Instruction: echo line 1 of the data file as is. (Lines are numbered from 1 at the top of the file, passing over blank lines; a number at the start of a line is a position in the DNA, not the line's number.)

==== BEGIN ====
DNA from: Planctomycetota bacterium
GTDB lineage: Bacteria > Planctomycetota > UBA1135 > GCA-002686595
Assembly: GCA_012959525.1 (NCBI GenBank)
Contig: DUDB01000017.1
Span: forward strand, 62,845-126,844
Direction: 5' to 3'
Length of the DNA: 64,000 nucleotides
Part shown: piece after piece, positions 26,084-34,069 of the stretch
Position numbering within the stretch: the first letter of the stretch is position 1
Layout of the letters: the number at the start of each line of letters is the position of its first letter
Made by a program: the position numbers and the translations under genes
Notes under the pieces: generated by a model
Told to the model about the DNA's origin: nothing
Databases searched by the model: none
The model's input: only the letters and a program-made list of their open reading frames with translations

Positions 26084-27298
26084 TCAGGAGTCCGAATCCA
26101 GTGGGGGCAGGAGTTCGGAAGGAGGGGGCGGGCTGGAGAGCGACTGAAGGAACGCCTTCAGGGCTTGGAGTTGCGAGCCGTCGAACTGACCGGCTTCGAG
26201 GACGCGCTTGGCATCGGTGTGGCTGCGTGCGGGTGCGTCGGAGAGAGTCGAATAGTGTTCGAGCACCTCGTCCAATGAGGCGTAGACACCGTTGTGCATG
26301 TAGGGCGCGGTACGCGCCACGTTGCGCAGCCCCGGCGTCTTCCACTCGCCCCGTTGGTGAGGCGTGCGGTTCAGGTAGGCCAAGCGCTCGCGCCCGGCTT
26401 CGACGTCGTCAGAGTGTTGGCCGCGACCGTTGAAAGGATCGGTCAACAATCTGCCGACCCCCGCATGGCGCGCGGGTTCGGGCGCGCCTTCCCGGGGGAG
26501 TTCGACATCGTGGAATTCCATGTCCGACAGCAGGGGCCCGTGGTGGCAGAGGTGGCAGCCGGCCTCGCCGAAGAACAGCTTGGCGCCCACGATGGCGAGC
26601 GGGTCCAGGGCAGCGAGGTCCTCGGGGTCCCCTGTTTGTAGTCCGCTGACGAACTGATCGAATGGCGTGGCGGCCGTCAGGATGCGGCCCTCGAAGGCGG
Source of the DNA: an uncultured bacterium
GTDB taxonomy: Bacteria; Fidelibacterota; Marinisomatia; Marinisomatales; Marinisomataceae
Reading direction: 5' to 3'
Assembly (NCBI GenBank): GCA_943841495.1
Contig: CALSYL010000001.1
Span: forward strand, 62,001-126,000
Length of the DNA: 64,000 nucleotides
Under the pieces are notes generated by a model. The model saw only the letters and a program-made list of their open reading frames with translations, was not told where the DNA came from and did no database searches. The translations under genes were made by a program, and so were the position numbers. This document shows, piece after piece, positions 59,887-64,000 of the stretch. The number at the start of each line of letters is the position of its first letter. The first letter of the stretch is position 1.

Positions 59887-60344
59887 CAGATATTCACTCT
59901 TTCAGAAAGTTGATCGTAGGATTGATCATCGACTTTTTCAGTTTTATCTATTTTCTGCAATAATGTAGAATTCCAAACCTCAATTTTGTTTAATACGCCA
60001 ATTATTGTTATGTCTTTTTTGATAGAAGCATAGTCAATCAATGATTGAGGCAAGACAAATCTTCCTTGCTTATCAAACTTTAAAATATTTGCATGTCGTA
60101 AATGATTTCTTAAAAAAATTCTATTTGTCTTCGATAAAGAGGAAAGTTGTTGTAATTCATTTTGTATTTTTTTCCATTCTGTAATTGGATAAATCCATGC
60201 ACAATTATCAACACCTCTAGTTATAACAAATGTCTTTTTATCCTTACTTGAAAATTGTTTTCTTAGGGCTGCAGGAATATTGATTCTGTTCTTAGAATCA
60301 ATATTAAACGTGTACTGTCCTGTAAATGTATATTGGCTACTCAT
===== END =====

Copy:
DNA from: Planctomycetota bacterium